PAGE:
Battling Skepticism with Data
In a perspective published in Science last week, climate scientists Jonathan Overpeck, Gerald Meehl, Sandrine Bony, and David Easterling suggest that climate data—from paleoclimate records to model simulations—should be available in an easy to use, open access format for the public.
The authors of the Science perspective write that the need for open access stems from the needs of resource managers, policy-makers, and individuals to make climate-related decisions. However, as an added bonus, easy to use, open access data could also help clarify some of the climate confusion disseminated by skeptics.
For example, the ability to easily observe 20th century solar activity and global average temperature would clearly show someone why solar activity is not driving the warming trend: temperatures have been rising as solar activity has remained relatively constant. And a simple plot of average global temperature over the 20th century clearly shows that temperatures have not suddenly started to cool over the last decade.
Some of these key climate measurements are already easy to access. The new home page of NOAA Climate Services has a great “Global Climate Dashboard” that shows global average temperature, carbon dioxide concentrations in the atmosphere, solar energy, sea level, and Arctic sea ice. Clicking on the graphs will also bring you to the raw data. NASA’s Global Climate Change page also has these same values listed; clicking on the values takes you to plots of the data versus time as well as great maps of changes in CO2, temperature, sea ice, and sea level through time.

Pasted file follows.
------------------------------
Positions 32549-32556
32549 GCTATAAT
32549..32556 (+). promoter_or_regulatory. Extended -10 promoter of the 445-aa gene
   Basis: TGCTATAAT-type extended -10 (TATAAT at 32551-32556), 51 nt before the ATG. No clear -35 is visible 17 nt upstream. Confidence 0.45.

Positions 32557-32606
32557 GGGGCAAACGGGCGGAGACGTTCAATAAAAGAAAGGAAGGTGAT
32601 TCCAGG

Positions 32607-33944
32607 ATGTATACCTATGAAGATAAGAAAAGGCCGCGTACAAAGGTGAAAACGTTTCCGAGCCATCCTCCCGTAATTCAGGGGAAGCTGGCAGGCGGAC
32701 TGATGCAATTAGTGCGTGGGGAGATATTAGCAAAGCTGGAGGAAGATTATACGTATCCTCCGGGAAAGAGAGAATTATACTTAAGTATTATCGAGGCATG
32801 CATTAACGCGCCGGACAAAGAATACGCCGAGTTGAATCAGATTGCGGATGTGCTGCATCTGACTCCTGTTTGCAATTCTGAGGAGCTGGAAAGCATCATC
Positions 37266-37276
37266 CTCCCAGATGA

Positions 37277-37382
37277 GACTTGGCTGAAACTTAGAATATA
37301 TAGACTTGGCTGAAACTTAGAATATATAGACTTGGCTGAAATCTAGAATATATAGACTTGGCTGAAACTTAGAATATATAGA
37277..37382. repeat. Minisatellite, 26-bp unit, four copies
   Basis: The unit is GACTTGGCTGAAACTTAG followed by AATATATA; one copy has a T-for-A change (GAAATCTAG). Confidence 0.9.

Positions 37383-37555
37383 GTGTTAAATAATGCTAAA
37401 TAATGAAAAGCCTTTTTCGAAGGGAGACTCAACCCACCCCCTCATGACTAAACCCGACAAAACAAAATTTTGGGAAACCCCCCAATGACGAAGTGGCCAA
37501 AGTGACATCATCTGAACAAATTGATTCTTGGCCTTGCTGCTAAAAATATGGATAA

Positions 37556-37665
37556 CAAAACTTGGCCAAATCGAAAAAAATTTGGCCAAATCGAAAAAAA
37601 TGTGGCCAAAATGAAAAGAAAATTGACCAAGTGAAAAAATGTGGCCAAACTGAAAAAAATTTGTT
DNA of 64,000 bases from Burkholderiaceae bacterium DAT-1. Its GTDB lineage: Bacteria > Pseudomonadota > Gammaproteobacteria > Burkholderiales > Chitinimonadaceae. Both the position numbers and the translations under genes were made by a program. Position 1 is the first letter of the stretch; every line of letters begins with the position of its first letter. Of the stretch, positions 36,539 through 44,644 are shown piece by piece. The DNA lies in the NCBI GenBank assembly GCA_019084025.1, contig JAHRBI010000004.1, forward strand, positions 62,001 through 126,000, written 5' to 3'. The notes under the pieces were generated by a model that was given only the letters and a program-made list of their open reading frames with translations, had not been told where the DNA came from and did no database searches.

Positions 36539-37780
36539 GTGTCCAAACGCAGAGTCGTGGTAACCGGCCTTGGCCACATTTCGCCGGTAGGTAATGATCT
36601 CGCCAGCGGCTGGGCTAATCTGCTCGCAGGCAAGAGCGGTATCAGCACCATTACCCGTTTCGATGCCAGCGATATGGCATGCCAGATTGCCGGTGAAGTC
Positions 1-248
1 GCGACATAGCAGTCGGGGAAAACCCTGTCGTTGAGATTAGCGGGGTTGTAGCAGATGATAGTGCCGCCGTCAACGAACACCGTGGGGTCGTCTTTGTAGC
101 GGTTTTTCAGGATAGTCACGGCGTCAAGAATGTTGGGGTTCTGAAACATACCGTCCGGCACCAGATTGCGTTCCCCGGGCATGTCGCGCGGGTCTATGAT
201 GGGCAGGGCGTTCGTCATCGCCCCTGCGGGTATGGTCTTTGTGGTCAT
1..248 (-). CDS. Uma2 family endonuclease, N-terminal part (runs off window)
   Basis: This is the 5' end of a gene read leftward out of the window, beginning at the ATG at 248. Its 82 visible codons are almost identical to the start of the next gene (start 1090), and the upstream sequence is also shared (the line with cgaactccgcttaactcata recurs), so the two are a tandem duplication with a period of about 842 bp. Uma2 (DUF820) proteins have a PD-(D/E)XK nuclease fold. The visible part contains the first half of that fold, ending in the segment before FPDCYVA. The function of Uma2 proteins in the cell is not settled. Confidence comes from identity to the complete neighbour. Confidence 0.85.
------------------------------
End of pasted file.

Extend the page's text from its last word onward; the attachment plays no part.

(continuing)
So not all climate data are hidden away in the ivory tower—there is a substantial, ongoing effort to make data available to everyone. Another example the NOAA Paleoclimatology website, which has thousands of paleoclimate records from tree-rings corals, speleothems, marine sediments, and lake sediments. And if you want to explore instrumental climate data, Climate Explorer is one of the easier sites where you can download, plot, and analyze data to your heart’s content. But we can still do better, and by making more of the data available to everyone, perhaps we can finally bury some of the incorrect climate skeptic arguments.